The same menu served at the Nobel gala in Stockholm can be purchased by the public a day later at a City Hall restaurant for $100, wine included.
Like Sweden, Finland is a land of mountains, lakes and forests. Helsinki, the Finnish capital, is one-third the size of Stockholm. It’s one of the world’s first planned communities, with almost every major structure an architectural achievement.
Tour highlights include Senate Square, where there is a statue of Czar Alexander II; the unique Sibelius Monument; the grand 1920s rail station designed by Eliih Saarinen; and Olympic Stadium, site of the 1952 summer games.
It’s worth noting that the poet Lonnrit compiled a Finnish dictionary that included parts of “Kalevala,” the national poem later imitated by Longfellow in “Hiawatha.”
At Copenhagen, we “jumped ship” to spend an extra day in the Danish capital. This is the city of Hans Christian Andersen, Soren Kierkegaard (“father of existentialism”) and Victor Borge.
Our tour began at Amalienborg Palace, home of the Danish royal family since 1794, and included the ornate town hall and the train station. Sandwiched in between was resplendent Tivoli Gardens, the nearly 60-year-old amusement park that is the city’s star attraction. It has an impressive array of restaurants, rides and stage productions amid 20 acres of shade trees and colorful flowers.
“The Little Mermaid” is the life-size waterfront statue inspired by Andersen’s famous fairy tale. Unveiled in 1913, it has on several occasions been vandalized. However, this presents no major problem. The original mold is carefully guarded so missing parts can easily be recast.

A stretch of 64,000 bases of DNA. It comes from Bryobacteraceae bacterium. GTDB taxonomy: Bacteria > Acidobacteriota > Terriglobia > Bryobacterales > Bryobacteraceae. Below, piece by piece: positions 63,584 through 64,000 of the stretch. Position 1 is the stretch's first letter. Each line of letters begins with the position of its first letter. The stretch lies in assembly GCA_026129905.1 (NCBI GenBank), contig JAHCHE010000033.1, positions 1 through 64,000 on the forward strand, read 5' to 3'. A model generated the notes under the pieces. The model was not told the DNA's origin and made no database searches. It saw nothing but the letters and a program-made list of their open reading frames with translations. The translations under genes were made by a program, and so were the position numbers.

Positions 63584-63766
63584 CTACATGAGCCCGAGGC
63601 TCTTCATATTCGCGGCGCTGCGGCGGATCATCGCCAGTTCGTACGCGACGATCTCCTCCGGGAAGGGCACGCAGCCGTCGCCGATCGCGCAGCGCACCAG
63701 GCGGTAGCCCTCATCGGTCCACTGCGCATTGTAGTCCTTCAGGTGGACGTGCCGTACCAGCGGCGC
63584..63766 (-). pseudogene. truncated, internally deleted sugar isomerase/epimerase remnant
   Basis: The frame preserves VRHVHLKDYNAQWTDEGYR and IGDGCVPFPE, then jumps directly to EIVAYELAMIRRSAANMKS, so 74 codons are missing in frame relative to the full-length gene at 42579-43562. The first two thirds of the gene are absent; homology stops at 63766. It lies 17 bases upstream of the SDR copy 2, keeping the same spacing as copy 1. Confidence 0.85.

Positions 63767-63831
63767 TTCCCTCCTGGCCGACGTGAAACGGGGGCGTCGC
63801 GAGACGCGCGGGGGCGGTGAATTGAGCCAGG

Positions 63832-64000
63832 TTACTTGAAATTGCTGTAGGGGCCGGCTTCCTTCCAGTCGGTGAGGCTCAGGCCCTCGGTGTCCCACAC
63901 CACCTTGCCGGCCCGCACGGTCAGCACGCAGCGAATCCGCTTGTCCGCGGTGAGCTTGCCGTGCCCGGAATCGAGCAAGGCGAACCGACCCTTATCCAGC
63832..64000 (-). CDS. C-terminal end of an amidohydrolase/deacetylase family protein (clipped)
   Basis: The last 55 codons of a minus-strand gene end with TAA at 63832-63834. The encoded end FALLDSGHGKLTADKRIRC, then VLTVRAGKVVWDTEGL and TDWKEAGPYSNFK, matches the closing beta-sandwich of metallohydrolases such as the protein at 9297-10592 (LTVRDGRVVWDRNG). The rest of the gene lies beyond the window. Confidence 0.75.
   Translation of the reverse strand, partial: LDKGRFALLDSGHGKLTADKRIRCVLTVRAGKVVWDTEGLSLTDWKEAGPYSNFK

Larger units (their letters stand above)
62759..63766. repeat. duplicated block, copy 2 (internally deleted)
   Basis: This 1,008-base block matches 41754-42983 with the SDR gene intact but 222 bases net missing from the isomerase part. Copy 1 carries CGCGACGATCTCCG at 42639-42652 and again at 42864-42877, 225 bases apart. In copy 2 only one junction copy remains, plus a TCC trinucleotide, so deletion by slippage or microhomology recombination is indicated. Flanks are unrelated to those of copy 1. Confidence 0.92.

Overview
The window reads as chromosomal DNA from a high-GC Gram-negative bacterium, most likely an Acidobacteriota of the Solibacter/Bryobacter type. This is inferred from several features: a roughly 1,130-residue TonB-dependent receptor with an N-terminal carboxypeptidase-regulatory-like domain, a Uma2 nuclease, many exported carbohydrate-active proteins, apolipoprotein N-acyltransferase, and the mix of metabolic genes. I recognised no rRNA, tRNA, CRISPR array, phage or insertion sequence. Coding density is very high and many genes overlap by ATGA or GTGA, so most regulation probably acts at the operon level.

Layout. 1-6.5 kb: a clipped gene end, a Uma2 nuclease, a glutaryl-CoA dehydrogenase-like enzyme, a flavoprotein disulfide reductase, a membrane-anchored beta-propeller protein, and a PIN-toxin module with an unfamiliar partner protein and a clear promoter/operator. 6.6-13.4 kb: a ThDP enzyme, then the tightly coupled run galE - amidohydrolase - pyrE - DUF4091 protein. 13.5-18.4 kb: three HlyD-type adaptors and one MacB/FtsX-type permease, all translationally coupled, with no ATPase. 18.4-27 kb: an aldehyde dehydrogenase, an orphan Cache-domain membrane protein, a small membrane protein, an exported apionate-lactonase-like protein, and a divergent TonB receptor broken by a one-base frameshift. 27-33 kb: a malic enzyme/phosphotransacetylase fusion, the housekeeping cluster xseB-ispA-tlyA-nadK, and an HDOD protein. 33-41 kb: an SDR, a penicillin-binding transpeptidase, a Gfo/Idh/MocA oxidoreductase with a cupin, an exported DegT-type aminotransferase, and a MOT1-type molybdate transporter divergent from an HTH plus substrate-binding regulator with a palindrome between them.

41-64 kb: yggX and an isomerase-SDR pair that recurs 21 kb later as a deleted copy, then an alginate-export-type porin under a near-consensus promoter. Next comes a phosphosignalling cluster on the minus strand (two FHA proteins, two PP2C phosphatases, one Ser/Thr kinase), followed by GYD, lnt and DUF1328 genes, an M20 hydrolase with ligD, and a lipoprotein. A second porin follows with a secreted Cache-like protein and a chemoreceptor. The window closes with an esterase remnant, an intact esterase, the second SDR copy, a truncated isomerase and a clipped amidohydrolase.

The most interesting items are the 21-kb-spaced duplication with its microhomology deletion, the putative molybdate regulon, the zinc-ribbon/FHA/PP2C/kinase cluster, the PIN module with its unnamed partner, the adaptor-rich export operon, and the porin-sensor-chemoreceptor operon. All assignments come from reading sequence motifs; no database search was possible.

“Something is rotten in Denmark” is a famous line uttered by Marcellus in Shakespeare’s “Hamlet.” We found nothing here to confirm it.
Certainly the shore excursions were a highlight of our journey. Offered at a 50 percent discount, a special package gave Deutschland passengers tours totaling 35 hours in eight ports with English-speaking guides for only $104 per person.
Upon leaving our ship and its elegant decor and superb cuisine, we moved our luggage to the Sophie Amalie Hotel. It is named for a German duke’s daughter who, at 15, married King Frederick III in 1643. It’s a well-maintained facility, realistically priced in an otherwise expensive city. It’s little more than a block from trendy Nyhavn and its numerous sidewalk cafes.
From Copenhagen, we flew Lufthansa to Munich and boarded another Lufthansa nonstop flight to San Francisco, where we had parked our car at the El Rancho Inn for 14 days. We took the shuttle bus to the inn, stayed overnight, had a breakfast snack the next morning, and reclaimed our car. You can do the same for only $165.
Bob Richelson lives in Penn Valley.
If you are going
For more information, call
Peter Deilmann Cruises 800-348-8287
Scandinavian Tourist Boards 212-885-9700
Lufthansa Airlines 800-645-3880
Best Western El Ranch Inn 800-826-5500
Sophie Amalie Hotel 800-223-5652.